How to Develop Your Painting Style

How to Develop Your Painting Style

with 19 Comments

As I began my training in painting I remember being told not to worry too much about trying to develop a personal style, but that it would simply take care of itself. This was probably good advice at the time (it allowed me to focus on learning the technical fundamentals—drawing, design, value, color, etc.). But I was led to believe that style was something that could not be controlled—something that was bestowed upon me and would “show up” when I was ready. I do think that is partly true, but I am beginning to believe that certain aspects of style must be thoughtfully considered if I want to experience full satisfaction from my art.

Style in painting refers to a combination of things that can be broken down into three main components. The first component is the artist’s choices regarding how he or she will execute each step of the painting. The technical skill of the artist is the second component (which develops as the artist learns, practices and experiments). The third component of style is the artist’s personal artistic tendencies.

The first two components tend to be closely related. For example, if the artist chooses to paint in the style of Rembrandt but doesn’t know the techniques to achieve it, chances are that he or she will not create a successful painting in that style (without further practice). Regarding the third component of style, you and I each have definite personal artistic tendencies when we paint. These are either tendencies that are related to what we have learned and practiced, or tendencies based on the indefinable qualities that make each of us unique.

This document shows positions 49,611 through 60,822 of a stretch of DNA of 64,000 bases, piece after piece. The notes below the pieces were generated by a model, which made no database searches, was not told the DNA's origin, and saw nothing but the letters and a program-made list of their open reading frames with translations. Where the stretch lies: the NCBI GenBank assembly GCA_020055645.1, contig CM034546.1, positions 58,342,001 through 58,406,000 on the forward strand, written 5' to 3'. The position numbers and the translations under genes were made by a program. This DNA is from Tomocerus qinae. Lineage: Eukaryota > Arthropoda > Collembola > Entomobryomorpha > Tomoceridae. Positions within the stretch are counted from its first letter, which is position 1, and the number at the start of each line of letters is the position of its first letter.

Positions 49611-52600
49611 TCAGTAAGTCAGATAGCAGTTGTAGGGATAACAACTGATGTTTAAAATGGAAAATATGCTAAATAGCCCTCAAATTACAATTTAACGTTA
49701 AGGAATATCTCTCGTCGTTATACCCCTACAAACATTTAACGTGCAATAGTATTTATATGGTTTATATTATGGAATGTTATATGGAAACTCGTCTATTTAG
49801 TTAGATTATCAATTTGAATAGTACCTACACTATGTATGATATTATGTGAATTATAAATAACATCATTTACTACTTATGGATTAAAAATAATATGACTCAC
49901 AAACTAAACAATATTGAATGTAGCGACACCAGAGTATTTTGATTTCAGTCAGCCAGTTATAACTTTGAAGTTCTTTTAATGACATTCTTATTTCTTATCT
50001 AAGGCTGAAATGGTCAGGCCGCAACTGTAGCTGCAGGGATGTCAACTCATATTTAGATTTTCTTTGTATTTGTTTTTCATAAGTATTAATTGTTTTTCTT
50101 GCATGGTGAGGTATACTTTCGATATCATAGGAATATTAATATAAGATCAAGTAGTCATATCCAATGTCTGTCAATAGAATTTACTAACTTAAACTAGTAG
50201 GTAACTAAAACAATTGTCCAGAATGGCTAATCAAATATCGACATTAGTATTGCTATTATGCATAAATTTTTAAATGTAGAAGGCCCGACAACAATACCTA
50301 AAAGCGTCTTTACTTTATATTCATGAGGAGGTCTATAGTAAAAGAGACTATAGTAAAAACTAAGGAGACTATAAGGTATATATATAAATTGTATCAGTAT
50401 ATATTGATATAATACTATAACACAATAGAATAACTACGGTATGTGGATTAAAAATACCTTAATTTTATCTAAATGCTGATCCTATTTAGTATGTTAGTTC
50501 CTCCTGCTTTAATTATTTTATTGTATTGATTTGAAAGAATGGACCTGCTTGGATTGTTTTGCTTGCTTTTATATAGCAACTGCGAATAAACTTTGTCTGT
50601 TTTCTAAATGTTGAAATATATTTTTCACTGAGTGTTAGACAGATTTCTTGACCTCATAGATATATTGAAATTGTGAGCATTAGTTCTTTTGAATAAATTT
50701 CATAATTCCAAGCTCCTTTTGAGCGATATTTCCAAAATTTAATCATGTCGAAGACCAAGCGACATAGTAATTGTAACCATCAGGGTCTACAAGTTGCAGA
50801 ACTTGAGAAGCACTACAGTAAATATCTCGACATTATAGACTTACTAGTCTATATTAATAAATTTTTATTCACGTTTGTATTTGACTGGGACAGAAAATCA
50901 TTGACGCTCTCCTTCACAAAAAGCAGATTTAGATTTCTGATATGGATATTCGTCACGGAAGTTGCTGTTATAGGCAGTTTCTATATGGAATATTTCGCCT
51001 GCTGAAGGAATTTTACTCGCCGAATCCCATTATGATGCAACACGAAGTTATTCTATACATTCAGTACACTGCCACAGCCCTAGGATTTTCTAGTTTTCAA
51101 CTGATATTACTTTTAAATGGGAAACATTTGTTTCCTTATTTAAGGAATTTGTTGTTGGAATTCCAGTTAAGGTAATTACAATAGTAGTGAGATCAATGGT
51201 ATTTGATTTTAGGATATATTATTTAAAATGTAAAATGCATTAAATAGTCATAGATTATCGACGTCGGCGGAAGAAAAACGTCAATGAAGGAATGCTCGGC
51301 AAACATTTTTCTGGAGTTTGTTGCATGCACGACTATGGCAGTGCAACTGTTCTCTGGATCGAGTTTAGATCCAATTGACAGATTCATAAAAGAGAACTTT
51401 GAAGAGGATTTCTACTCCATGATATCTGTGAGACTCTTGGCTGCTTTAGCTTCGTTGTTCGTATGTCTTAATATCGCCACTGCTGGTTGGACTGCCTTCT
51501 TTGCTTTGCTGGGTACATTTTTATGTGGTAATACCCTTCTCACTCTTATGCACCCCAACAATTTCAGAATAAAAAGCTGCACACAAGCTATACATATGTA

We can purposely change tendencies based on things we have been taught, and we should challenge those things to make sure they are the best ways to achieve our painting goals. Suppose I was taught to use only a #4 bristle brush throughout each and every painting. It may prove to be a helpful decision to challenge that teaching by introducing different brush sizes and types in future paintings because of the different effects that can be achieved that were not possible with a #4 bristle brush. It might open up a whole new world of possibilities that will bring me more and more satisfaction with my paintings.

© Dan Schultz · <em>Breezy Meadow</em> (detail) · Oil on Linen Panel
© Dan Schultz · Breezy Meadow (detail) · Oil on Linen Panel

If we desire, we can also choose to change tendencies that are related to our own unique qualities. I might love to apply paint with little dabs throughout my paintings, but choose to change my approach and begin to paint with smooth glazes because so-and-so is doing it (and getting lots of attention for it). I am free to make that choice, but I must decide if I am still being true to my individual tendencies; to who I am as an artist. Chances are that I’m not.